Certified financial planner Jason Noble says this route generally won’t help you build credit and will most likely cost you money due to interest payments.

Noble mentions that it can also lower your credit score, and that’s because your payment history accounts for 35% of your credit score and the amount you owe accounts for 30%.

“Payment history takes into account whether you’ve paid your credit bills on time and made consistent payments, while amount owed shows how much you owe in relation to the total amount of credit you have available,” says Noble.

This is why carrying a balance can actually backfire in terms of building your credit score.

Should I Take Advantage of Credit Card Cash Advances?

Introduction to Insider’s Featured APR Credit Cards

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0% introductory APR on balance transfers for 18 months and purchases for 6 months

Regular APR

14.99% – 25.99% Variable

0% introductory APR on balance transfers for 21 months (transfers must be completed within 4 months of account opening) and on purchases for 12 months

Regular APR

16.74% – 27.49% Variable

0% intro APR on purchases and balance transfers for the first 15 months

Regular APR

17.99% – 26.74% Variable

Earlier this year, I needed an influx of cash to pay for an unexpected and expensive purchase I needed to make. When I was exploring ways I could access fast cash, I came across the option to take a credit card cash advance, which allows you to withdraw cash from your credit card account, but not without a fee . I ended up not doing it and borrowing money from a friend, but I was wondering if, in the future, that was a good idea.

Noble says that in general you shouldn’t take advantage of cash advances due to the higher interest rates associated with this type of transaction.

“A particular credit card may offer a low or 0% APR on a cash advance, but read the fine print as there are typically periods of time when the balance must be paid or you will get a high interest rate” says Noble.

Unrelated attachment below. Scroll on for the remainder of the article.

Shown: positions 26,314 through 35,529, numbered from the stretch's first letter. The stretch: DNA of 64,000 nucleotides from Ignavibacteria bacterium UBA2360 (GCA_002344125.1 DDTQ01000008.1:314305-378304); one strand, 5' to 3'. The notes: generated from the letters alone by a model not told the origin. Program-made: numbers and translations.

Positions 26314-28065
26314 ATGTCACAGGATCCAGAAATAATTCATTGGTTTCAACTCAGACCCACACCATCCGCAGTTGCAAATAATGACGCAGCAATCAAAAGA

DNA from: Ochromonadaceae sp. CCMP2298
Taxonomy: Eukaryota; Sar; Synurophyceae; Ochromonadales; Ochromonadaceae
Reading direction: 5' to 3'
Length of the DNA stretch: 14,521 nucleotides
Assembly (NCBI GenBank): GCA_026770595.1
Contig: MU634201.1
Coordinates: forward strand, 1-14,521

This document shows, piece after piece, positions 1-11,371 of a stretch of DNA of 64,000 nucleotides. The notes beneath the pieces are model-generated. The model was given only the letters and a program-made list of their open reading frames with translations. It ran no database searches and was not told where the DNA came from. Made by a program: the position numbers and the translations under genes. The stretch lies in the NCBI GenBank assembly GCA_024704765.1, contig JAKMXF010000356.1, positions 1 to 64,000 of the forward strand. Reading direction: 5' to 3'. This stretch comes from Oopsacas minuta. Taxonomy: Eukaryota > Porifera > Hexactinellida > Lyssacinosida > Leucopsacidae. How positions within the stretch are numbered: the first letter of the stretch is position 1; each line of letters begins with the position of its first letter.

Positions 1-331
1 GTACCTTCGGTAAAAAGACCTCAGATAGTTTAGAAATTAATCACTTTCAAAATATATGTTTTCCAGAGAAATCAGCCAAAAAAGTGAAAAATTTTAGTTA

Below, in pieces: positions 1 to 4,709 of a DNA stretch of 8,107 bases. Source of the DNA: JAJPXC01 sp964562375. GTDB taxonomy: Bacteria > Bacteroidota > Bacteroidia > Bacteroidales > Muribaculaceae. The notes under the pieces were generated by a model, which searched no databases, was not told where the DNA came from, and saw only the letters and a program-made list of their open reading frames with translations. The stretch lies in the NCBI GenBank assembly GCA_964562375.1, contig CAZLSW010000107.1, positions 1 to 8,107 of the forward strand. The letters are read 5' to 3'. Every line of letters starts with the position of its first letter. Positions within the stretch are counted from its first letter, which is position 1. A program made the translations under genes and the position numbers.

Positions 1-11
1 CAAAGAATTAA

When you need money fast and are thinking about taking a cash advance off your credit card, Noble says she remembers that no credit card is going to lend money for free for a long time.

“They’re in the business of getting transaction fees from the company and interest rates from consumers,” Noble says.

How does the credit card APR actually work?

Recently, I decided to buy a second credit card and I’m finding many 0% APR offers, which after a period of time, go all the way up to 18-20% APR. While I understand that APR stands for Annual Percentage Rate and is the amount of interest you’ll pay on borrowed money for credit card purchases, I was wondering if there was anything else I needed to know about APRs.

Noble says the APR will only kick in when you don’t pay your statement balance in full. For example, if you have a $3,000 balance on a credit card with an 18% APR, you will be charged approximately 1.5% interest (the APR divided by the number of months in a year) that month. it would be $45.

“Note that $45 is now added to the new balance and is subject to interest being charged in the future,” says Noble. “If you haven’t paid off your balance and you now owe $3,045 the next month, your interest would be $45.67.”

How do I benefit from transferring my balance to a credit card?

A few of my friends recently got into credit card debt and made balance transfers to a new credit card. While I’ve never done this before, I was curious about the benefits of this strategy.

Noble says that if you find a credit card that offers 0% on balance transfers, you can transfer money from one high APR credit card to that other credit card by getting 0% on that balance for a limited time.

While that may seem like a good option, Noble says it’s aware that many credit cards have balance transfer fees, even though there’s an introductory 0% offer, and those fees could impact your decision if they’re high.

“If you go this route, make a plan to pay off your entire balance before time runs out to save money on interest rate charges,” says Noble.